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Civil War: Advantages and Disadvantages for North and South

Civil War: Advantages and Disadvantages for North and South

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Civil War: Advantages and Disadvantages for North and South

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  1. Civil War:Advantages and Disadvantages for North and South

  2. IB HL Essay Question • 2006 • Assess the relative strengths of the North and the South at the beginning of the United States Civil War in 1861. • 2007 • Why, in spite of the advantages of the North over the South, did the Civil War in the United States last so long?

  3. Advantages of South • 1. Could fight a defensive war – North would have to invade, win, and force the South back into the Union. South just had to tie / draw, not win, to remain an independent Confederacy - same advantage the US had over the British in the Revolutionary War • 2. War was fought primarily on Southern soil; South had knowledge of local terrain and the advantage of local support…food, hiding places, shelter...

  4. 3. The South was almost unanimously unified behind the cause / enthusiastic (at least at first) - preservation of their way of life and their economic system. Fighting for something concrete, tangible, something easy to understand - to be independent, to be left alone: they had no aggressive designs on the North • (Include all those reasons as to why the South was virtually unanimously united behind the pro-slave position, even though only 25% owned slaves, and only .5% owned more than 100 slaves • Fear of reprisals • Siege Mentality • Competition for jobs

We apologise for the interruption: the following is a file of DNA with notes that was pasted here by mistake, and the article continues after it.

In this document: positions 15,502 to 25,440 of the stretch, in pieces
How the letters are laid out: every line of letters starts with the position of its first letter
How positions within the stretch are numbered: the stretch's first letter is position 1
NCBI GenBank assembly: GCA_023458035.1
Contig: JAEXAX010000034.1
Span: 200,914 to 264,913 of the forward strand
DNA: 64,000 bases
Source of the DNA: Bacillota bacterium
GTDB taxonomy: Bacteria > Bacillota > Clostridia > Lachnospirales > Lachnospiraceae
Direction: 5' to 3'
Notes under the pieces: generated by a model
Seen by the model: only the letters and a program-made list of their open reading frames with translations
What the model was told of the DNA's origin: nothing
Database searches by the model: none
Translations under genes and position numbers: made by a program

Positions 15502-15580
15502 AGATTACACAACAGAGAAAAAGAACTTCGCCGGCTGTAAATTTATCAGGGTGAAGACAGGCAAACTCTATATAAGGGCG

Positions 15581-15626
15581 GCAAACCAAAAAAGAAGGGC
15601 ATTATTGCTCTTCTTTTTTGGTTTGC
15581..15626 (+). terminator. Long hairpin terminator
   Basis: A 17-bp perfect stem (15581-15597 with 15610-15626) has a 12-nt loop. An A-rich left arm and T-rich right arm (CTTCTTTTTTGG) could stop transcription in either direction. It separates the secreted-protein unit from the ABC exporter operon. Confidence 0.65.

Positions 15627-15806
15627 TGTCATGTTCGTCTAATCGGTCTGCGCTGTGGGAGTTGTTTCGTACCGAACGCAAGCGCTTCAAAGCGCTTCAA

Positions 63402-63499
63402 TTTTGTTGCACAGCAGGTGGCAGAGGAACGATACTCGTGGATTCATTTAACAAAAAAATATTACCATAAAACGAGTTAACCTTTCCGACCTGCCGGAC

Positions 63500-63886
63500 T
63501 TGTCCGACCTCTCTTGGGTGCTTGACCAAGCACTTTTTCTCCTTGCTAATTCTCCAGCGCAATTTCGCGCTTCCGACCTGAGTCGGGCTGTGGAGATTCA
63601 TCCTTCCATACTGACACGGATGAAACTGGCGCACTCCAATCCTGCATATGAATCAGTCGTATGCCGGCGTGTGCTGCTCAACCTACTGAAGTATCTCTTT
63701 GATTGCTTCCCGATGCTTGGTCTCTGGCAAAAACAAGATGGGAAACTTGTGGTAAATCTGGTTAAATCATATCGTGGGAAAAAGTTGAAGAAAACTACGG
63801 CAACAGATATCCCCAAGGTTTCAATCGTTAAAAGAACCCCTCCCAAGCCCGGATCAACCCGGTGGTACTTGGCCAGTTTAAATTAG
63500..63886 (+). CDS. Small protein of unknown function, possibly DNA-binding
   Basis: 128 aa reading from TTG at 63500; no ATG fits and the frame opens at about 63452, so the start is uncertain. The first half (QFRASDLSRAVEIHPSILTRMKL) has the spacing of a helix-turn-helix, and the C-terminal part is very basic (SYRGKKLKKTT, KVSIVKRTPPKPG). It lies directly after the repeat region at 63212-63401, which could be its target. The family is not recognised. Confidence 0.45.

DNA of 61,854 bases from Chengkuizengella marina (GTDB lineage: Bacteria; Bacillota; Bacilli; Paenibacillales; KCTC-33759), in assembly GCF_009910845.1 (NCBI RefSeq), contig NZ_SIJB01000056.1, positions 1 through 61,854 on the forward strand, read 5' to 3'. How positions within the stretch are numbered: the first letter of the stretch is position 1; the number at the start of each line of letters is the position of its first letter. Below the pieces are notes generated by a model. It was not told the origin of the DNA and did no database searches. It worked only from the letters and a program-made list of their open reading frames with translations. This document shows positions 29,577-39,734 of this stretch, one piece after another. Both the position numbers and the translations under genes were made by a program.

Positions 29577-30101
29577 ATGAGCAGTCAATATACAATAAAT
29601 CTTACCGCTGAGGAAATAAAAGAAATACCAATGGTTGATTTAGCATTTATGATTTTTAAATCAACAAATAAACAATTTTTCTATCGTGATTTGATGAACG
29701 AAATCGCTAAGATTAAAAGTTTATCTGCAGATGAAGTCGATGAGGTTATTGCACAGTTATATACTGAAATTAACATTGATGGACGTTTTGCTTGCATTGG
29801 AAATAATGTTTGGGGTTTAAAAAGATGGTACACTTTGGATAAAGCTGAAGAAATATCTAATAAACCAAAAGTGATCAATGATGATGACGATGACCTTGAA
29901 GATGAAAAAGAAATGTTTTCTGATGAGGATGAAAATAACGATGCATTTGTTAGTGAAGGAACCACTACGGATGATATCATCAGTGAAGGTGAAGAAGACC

5. Ties of Kinship • Social Mobility / Ownership • Force of Race • Legal / Constitutional • Slave Power / “Slaveocracy” / “slaveocrats”?

  6. 4. The South had the best commanders, Robert E Lee was a great strategist and motivator. (Lincoln had offered him command of the North’s armies but he turned it down when his own state of Virginia seceded). Stonewall Jackson too was a great strategist / tactician, a master of speed and deception, and inspired his men by his own bravery on the battlefield

  7. 5. Southern soldiers were mostly from rural backgrounds and so were experienced with guns and horse-riding: they generally tended to be better soldiers (their high pitched “rebel-yell” struck terror). • 6. South adapted, fought a smart campaign, in the early years - seized federal weapons, ran Union blockades, developed their own ironworks…to provide sufficient weaponry • 7. Supported by the Five Civilized Tribes of the Indian Territory: Cherokee (split; and most of Plains Indians supported Union), Creeks, Choctaws, Chickasaws and Seminoles: supplied troops to Confederacy…. Another distraction to Union

  8. 8. Use of commerce-raiders build in Britain (manned by Britons; neutral?); the Alabama destroyed 64 Union ships; in all commerce-raiders destroyed more than 250 Yankee ships, severely crippling the American merchant marine (later, in 1872, Britain settled the Alabama Claims for $15.5 m, after arbitration) • (The Laird Rams, two iron clad Confederate war ships, equipped with larger guns than the commerce raiders, became an issue, but the British govt. stopped sale of these to the Confederacy – a big blow to their hopes of breaking the blockade)

  9. Disadvantages of South • 1. Shortage of supplies - after initial supplies captured from the North ran out: weapons, shoes, uniforms, blankets. Lack of supplies became critical when the North enforced a blockade on the South. By 1863 South was very low on supplies and morale began to collapse.